by Christine Swint
Here’s the long and short of it …
Can we really write 30 poems in 30 days? Yes, we can!
This past November, I participated in NaBloPoMo, National Blog Posting Month. After joining Dana’s group, Read Write Poem, I used the challenge of posting every day to write a poem a day. I was able to write 30 poems by exploring the world of short forms.
In light of the upcoming NaPoWriMo, we thought it would be helpful to round up several short forms for everyone to play with. Who knows, it might become your new favorite way to write!
- Pleiades: This is a modern form invented in 1999 by Craig Tigerman. The Pleiades, named after the constellation also known as the seven sisters from Greek mythology, consists of seven lines of seven syllables each. The title is one word, and each line starts with the same letter as the title.
- Cadae: Another form based on counting syllables, the cadae follows the sequence of the first seven digits of Pi (which equals 3.141592). The first line consists of three syllables, the second one syllable, and so on. You could include several stanzas, or just one. Another variation would be to write three words for the first line, one word for the second line, etc.
- Fib: The fib is similar to the cadae, in that the form is based on a sequence of numbers (0, 1, 1, 2, 3, 5, 8, 13, 21). It too is a modern form. There are several ways to write a fib, but the most common way I’ve seen is to write a one syllable line for the first two lines, two syllables for the second, etc. This form creates a great visual effect, because the Fibonacci curve found in nature reveals itself on the page. (See Prompt # 11 where we explored this form in Januray.)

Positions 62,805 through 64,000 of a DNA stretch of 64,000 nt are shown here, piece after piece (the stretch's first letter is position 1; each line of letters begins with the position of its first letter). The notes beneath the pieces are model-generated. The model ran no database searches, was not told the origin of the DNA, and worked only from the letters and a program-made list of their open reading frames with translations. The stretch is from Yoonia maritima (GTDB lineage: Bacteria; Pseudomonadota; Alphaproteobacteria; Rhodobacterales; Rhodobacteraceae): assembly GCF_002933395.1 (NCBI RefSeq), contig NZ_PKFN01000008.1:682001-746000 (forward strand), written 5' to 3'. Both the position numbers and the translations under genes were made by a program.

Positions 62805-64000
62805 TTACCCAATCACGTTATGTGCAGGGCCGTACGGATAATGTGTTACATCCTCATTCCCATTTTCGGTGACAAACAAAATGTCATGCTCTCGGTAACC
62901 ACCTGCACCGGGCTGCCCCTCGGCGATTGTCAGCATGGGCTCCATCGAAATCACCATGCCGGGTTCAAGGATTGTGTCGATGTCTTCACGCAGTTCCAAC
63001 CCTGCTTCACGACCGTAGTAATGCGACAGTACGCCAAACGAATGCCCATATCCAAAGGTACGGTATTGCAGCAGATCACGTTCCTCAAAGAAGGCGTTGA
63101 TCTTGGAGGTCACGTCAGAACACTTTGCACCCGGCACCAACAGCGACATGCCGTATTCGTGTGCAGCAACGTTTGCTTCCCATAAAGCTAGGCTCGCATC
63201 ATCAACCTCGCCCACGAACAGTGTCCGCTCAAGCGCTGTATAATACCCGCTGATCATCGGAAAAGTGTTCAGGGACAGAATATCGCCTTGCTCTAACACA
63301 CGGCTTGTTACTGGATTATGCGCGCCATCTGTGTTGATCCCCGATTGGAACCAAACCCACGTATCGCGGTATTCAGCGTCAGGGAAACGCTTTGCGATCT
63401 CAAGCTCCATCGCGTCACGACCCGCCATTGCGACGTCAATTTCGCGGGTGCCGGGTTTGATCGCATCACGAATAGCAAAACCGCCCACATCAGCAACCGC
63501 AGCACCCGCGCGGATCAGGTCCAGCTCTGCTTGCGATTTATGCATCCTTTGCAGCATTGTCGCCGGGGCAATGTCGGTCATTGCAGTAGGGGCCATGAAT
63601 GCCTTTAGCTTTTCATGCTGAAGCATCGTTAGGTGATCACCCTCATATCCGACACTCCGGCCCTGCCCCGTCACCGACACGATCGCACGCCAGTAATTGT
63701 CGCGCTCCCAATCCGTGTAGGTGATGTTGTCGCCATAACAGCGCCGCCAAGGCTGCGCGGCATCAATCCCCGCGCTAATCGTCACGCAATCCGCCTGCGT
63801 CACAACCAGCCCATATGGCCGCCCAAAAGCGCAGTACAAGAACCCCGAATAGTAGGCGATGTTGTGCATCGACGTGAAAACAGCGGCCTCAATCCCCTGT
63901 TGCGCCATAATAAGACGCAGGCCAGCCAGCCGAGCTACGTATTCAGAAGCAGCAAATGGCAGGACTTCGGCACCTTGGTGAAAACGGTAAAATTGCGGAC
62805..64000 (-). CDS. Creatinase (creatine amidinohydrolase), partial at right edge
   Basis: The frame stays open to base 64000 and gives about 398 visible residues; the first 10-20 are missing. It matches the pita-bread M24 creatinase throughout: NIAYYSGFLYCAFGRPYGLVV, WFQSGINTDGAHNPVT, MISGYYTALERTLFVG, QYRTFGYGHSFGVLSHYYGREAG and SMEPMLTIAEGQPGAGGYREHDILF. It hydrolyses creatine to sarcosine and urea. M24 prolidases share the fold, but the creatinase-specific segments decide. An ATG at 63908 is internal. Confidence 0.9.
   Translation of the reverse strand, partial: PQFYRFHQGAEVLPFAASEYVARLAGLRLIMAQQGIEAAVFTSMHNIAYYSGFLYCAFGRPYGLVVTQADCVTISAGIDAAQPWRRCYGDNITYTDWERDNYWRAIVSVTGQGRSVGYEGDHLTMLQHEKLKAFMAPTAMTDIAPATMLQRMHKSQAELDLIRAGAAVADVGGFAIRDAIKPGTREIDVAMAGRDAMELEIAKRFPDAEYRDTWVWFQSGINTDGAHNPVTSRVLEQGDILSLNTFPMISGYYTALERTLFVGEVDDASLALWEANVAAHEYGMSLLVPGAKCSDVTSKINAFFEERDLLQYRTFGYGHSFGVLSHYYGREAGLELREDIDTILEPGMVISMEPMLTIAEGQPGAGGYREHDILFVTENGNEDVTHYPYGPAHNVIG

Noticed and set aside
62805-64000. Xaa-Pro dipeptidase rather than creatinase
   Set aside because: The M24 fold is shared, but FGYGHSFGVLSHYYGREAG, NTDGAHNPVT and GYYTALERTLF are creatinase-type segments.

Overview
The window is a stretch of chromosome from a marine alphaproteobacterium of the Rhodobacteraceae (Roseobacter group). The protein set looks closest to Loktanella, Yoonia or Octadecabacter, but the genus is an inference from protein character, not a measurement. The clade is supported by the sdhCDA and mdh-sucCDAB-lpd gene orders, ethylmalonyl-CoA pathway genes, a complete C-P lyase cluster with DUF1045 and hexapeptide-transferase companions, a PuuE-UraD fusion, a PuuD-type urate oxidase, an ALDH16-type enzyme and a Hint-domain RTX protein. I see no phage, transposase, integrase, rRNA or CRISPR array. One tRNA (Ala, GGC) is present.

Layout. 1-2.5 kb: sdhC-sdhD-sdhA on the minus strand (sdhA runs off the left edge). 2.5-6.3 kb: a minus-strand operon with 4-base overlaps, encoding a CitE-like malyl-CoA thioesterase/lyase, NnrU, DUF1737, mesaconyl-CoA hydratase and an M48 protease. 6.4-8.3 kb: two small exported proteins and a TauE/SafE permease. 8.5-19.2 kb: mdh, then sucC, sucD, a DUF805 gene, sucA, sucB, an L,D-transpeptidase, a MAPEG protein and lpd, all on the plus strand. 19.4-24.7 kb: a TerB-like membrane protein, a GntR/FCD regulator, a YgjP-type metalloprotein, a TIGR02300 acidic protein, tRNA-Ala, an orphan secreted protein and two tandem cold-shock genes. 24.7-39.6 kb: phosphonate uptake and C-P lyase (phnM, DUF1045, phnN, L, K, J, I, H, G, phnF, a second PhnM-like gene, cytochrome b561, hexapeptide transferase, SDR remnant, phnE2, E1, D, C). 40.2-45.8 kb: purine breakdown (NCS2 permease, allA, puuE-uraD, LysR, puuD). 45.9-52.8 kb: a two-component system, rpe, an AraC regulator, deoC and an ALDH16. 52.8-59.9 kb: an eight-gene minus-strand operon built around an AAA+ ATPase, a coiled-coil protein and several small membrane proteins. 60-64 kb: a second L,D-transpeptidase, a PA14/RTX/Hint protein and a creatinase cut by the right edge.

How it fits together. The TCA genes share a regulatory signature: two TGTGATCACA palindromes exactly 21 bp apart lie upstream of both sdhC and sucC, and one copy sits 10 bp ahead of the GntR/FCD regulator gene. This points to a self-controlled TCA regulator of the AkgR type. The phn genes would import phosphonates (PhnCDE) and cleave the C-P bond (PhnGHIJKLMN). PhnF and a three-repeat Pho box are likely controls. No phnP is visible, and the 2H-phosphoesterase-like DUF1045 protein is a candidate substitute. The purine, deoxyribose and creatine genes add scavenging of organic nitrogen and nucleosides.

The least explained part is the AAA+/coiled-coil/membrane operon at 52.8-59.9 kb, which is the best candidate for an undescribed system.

You can also read more about the fib at Gottabook, site of author Gregory K., who coined the title “fib”:
- Rothko: I’ve never written a Rothko poem, but I’m going to soon. There are three basic guidelines to writing one: have a Rothko painting in front of you, write three lines of poetry, each containing three words, and include three colors. If you follow this link to About Poetry, you can also read about the Pollock. Maybe you have your own favorite painter. Why not invent your own short form based on that artist’s work?
- Nonet: The nonet contains nine lines. The first line contains nine syllables, the second eight, etc … (9, 8, 7, 6, 5, 4, 3, 2, 1).
Besides these forms, you might already enjoy American Sentences, a form Dana brought to us for our first prompt (way back in November).
This is a short but sweet list to get you started. If you have a favorite little form you’d like to share, leave us a link, and we’ll thank you!